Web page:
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Fiona O'Loughlin's battle with the booze: "I've been given a second chance"

Funny lady Fiona O’Loughlin has battled wild beasts in the jungle and her own inner demons, and now the thoroughly besotted new grandmother is finally sober.

By Jenny Brown
Cradling her first grandchild, comedian Fiona O'Loughlin can only marvel that she survived to meet the beautiful baby who is "like this magical happy ending" to her large and loving family's troubled times.
"I'm in such a good place now that this second chance has been given to me," reflects Fiona, proudly introducing the O'Loughlin clan's newest member, tiny Úna Mary Dunne, born on September 7, 2018.
"I find I have more gratitude, I listen more. I laugh like I did before I ever had a drink. And the joy of waking up and not having to ask what happened last night, wondering if you have to apologise for anything… It's a freedom."
Throughout Fiona's long, intimate and anguished relationship with alcohol, grog gave her confidence, made her hilarious, fuelled the international comedy career that took off (much to her own surprise) when she was in her mid-thirties.
There was, however, a dark underbelly to her boozing and a stark price to be paid, via an ever-escalating cycle of blackouts, anxiety, agoraphobia, depression, fear and self-loathing. Not to mention the blinding hangovers.
For years, Fiona concealed the problem from her family, opting not to drink at home between tours, but "deep, deep, deep down" lurked the unwelcome awareness that she was an alcoholic.
Fiona, her daughter Tess and her granddaughter Una. (Image: Julian Kingma/AWW)
Fiona is relishing her role as a grandmother. (Image: Julian Kingma/AWW)
Finally there was no hiding place when Fiona fell down drunk on stage in front of 300 people at the Queensland Performing Arts Centre in 2009, days before she was due to compete on Dancing With The Stars. Embarrassed and ashamed, the Northern Territory Australian of the Year owned up to her addiction and joined Alcoholics Anonymous.
"As soon as I went public and told everyone I was an alcoholic, I thought that would solve everything," she recalls, laughing uproariously at the sheer folly of the idea.
"How could I drink after that?"
She could and she did, but every relapse intensified her despair and self-hatred.
Drinking was ultimately responsible for her separation from dental technician Chris O'Loughlin in 2012, after 27 years together.
"I let it go so far and so long that it ended my marriage, ultimately," she says, stressing that the couple have never divorced and remain friends.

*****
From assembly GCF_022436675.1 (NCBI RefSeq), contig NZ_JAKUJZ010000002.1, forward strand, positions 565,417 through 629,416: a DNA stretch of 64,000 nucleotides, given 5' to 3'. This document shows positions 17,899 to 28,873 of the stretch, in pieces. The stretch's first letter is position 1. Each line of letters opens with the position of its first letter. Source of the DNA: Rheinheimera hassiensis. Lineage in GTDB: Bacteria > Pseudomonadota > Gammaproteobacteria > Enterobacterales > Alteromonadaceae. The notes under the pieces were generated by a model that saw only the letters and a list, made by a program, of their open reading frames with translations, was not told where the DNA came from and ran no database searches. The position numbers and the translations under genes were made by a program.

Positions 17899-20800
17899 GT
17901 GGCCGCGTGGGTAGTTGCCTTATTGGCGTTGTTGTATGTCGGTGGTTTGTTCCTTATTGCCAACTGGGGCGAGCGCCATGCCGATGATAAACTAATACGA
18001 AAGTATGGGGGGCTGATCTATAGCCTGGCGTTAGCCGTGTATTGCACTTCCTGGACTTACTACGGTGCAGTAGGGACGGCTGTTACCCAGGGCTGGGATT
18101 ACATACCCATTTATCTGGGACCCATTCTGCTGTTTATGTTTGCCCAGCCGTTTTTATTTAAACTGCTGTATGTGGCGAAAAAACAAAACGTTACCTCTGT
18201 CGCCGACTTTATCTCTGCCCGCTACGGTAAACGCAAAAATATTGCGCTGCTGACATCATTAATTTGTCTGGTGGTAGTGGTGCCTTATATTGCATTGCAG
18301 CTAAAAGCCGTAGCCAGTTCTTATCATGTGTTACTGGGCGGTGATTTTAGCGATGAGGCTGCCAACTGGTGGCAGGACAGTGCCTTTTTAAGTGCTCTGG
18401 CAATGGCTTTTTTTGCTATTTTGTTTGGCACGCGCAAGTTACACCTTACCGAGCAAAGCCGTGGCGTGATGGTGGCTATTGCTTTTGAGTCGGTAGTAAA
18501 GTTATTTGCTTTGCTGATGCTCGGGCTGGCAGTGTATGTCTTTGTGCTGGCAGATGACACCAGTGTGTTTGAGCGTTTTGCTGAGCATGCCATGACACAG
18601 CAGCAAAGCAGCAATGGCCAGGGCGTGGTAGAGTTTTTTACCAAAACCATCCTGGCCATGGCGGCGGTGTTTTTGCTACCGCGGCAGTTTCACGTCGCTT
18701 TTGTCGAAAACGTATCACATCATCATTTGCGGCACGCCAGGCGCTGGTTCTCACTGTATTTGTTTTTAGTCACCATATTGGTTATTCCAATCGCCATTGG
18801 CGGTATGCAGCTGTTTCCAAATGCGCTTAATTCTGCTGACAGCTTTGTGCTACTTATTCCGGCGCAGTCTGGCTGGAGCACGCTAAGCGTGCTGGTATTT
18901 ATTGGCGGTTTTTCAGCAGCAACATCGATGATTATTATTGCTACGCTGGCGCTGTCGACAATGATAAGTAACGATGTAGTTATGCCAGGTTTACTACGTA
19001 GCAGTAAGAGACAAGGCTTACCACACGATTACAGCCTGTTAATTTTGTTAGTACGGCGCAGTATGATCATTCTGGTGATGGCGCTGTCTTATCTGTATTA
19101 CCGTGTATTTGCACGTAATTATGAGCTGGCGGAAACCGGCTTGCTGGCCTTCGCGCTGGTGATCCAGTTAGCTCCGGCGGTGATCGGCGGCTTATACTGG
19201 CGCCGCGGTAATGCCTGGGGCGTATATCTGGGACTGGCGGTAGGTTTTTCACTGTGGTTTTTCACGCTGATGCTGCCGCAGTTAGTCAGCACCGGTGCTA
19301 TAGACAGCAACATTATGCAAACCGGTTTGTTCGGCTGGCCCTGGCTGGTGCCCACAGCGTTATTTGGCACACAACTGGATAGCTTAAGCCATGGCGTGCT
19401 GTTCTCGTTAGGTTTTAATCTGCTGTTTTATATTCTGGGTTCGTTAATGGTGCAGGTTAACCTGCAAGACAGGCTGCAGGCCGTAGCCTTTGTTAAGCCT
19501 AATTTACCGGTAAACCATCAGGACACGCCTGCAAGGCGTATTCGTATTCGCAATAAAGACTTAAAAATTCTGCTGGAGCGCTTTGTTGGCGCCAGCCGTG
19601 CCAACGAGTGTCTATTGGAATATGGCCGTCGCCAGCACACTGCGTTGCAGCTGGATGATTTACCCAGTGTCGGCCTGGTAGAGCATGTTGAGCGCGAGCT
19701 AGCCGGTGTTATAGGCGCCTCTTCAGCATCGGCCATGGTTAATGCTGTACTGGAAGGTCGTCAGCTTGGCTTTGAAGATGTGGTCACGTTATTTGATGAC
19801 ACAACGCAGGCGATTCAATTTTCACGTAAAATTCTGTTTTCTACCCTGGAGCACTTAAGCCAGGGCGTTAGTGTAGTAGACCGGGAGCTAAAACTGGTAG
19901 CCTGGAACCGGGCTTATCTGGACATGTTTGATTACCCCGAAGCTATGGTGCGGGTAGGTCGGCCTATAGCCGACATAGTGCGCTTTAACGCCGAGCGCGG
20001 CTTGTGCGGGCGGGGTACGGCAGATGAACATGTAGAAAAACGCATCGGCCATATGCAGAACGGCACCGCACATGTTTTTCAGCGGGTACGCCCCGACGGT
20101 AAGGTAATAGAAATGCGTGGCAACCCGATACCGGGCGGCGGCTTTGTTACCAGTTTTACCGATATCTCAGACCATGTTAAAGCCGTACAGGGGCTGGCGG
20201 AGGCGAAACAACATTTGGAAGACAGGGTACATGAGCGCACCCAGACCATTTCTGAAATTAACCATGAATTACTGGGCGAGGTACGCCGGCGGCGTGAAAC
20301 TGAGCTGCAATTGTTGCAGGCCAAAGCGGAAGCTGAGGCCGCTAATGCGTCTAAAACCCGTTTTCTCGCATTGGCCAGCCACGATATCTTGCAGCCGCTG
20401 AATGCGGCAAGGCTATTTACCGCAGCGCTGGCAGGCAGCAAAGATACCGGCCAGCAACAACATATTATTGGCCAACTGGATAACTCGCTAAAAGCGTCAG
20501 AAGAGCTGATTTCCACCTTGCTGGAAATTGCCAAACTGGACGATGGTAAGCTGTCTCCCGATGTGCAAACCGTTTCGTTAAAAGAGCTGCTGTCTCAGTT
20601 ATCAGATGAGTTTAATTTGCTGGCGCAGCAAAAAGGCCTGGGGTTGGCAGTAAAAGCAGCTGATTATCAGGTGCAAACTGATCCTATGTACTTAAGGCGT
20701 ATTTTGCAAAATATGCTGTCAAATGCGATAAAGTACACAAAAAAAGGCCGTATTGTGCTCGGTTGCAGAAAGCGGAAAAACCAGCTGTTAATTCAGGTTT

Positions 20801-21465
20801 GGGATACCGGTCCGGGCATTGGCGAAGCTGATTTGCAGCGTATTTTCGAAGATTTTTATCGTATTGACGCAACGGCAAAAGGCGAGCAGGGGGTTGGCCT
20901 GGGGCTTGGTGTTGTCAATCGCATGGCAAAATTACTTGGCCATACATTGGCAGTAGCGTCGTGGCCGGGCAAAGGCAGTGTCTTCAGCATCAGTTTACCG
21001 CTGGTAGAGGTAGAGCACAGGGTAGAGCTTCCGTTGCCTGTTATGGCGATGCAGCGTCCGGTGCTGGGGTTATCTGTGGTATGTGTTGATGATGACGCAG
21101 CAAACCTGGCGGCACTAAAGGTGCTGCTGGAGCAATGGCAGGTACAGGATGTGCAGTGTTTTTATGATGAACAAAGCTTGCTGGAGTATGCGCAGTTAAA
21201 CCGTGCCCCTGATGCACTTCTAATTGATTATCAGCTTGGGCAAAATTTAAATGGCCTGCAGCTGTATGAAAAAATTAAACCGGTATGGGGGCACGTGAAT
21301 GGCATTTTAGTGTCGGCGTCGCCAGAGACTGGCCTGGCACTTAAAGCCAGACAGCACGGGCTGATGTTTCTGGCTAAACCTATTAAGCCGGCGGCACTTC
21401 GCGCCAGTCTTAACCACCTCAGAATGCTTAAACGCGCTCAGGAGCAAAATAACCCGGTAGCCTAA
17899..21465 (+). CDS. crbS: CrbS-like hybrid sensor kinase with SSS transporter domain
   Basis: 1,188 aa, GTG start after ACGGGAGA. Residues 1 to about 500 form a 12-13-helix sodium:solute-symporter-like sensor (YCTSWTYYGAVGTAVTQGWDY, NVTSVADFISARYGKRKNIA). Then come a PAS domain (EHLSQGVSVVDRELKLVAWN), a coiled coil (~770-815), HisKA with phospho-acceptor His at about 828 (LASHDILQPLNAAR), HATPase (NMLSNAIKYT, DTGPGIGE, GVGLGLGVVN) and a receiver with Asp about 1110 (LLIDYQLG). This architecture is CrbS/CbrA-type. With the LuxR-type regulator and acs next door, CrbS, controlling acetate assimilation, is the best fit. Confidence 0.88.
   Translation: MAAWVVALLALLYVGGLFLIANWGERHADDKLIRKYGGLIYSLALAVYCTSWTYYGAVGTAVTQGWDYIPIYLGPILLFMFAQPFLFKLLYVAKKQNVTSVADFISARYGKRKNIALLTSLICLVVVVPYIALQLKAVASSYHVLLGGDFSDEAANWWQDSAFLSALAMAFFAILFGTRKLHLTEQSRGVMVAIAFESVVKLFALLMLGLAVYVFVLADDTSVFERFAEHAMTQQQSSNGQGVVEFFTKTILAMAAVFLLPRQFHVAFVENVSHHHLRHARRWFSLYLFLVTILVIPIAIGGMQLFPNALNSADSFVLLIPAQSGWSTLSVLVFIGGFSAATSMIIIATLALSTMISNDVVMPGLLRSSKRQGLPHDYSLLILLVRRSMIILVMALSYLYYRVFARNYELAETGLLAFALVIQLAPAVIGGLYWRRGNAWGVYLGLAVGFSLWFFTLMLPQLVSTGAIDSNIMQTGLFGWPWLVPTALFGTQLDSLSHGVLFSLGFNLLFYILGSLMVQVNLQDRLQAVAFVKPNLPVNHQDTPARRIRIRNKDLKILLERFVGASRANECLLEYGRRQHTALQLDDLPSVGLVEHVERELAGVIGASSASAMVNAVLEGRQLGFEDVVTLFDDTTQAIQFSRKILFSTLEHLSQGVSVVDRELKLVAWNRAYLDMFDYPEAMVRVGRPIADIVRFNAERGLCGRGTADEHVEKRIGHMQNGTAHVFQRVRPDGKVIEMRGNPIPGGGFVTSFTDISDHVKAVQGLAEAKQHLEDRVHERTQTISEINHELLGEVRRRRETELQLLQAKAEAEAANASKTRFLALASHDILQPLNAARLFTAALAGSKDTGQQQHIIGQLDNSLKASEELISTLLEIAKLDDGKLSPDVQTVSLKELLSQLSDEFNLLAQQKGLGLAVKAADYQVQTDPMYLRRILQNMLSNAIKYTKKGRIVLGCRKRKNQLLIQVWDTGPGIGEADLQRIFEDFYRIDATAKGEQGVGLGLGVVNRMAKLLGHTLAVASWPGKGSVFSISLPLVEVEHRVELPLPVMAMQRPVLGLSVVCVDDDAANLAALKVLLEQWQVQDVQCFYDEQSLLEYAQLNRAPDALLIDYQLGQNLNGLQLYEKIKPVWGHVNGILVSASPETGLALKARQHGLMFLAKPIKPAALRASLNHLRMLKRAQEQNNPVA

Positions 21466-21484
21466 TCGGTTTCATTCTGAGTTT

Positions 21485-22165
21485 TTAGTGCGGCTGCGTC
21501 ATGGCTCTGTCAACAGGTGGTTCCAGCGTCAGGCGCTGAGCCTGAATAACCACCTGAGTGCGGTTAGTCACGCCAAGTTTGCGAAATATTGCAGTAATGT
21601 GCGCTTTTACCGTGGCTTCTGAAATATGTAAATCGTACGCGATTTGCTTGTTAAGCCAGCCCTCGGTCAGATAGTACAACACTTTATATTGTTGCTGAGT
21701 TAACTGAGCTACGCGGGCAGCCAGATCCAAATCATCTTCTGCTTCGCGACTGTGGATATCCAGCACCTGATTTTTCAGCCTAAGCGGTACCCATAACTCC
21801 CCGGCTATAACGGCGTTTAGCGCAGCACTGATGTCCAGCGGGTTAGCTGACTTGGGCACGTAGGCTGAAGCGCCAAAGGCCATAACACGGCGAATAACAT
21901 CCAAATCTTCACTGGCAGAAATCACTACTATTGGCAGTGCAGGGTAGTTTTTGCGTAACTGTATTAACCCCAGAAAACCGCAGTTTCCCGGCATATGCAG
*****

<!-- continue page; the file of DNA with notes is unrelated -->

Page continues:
"I almost died of shame. I woke up in bed with a stranger and I'm literally incapable of that behaviour sober."
The happy family at home. (Image: Julian Kingma/AWW)
The following year, Fiona booked into a motel under an assumed name with the intention of killing herself – one of three suicide attempts – but was saved after youngest daughter Mary-Agnes tracked her down.
Death came knocking again, more insistently, in 2015 when alcohol, a dental injection and a faulty heater leaking carbon monoxide poisonously combined to put her in a coma for four weeks.
Doctors gave Fiona a 14 per cent chance of life, with the odds on waking unscathed and "normal" halving to a slender seven per cent.
"Normal? They'll never know, will they?" she quips, that familiar, skewering wit belying the pain in her bright blue eyes.
"For some of the kids, and I totally get it, there was so little chance I was going to survive… a couple of them had the feeling that, although it was heartbreaking, if I died I would be released from it [alcoholism]. And then, for some reason, I did recover."
Fiona is now completely sober, here drinking a tea with her daughter Tess. (Image: Julian Kingma/AWW)
Still, Fiona kept drinking. Hopeless, she lived rough for months in her native South Australia, relying on the kindness of fans and strangers to give her a bed, or even a blanket on the floor.
"I could not bear to have my children, my brothers and my sisters or my parents see me like that," she says, lighting a cigarette as she confronts those searing memories.
"I was guilty and ashamed and sad. I had made such a mess, I didn't know how to clean it up. I was the walking dead and without getting sober, there were only three possible endings: death, jail or an institution."
WATCH BELOW: Fiona O'Loughlin wins I'm A Celebrity Get Me Out Of Here!
The turning point proved to be five months' intensive residential rehabilitation at Karralika Therapeutic Community in Canberra.
Digging deep at Karralika gave Fiona new insight and new tools to fight the addiction that had "f*ed up" a decade of her life.
Two days after being discharged, she was back on stage, and then I'm A Celebrity came calling.
"Hell, I had nothing to lose," she whoops.
"At the very worst I might make a fool of myself but I would earn a nice pay packet. In the jungle we had no phones and nothing to eat, only 600 calories a day, but I had done all that before for free, when I was homeless!"
She pauses to snuggle Una in her pram, dappled with sunshine.
"You know, I think the reason I won that show is because I am in such a happy place now, this second chance has been given to me."
To read more of our exclusive interview with Fiona, pick up a copy of our February issue, on sale now.

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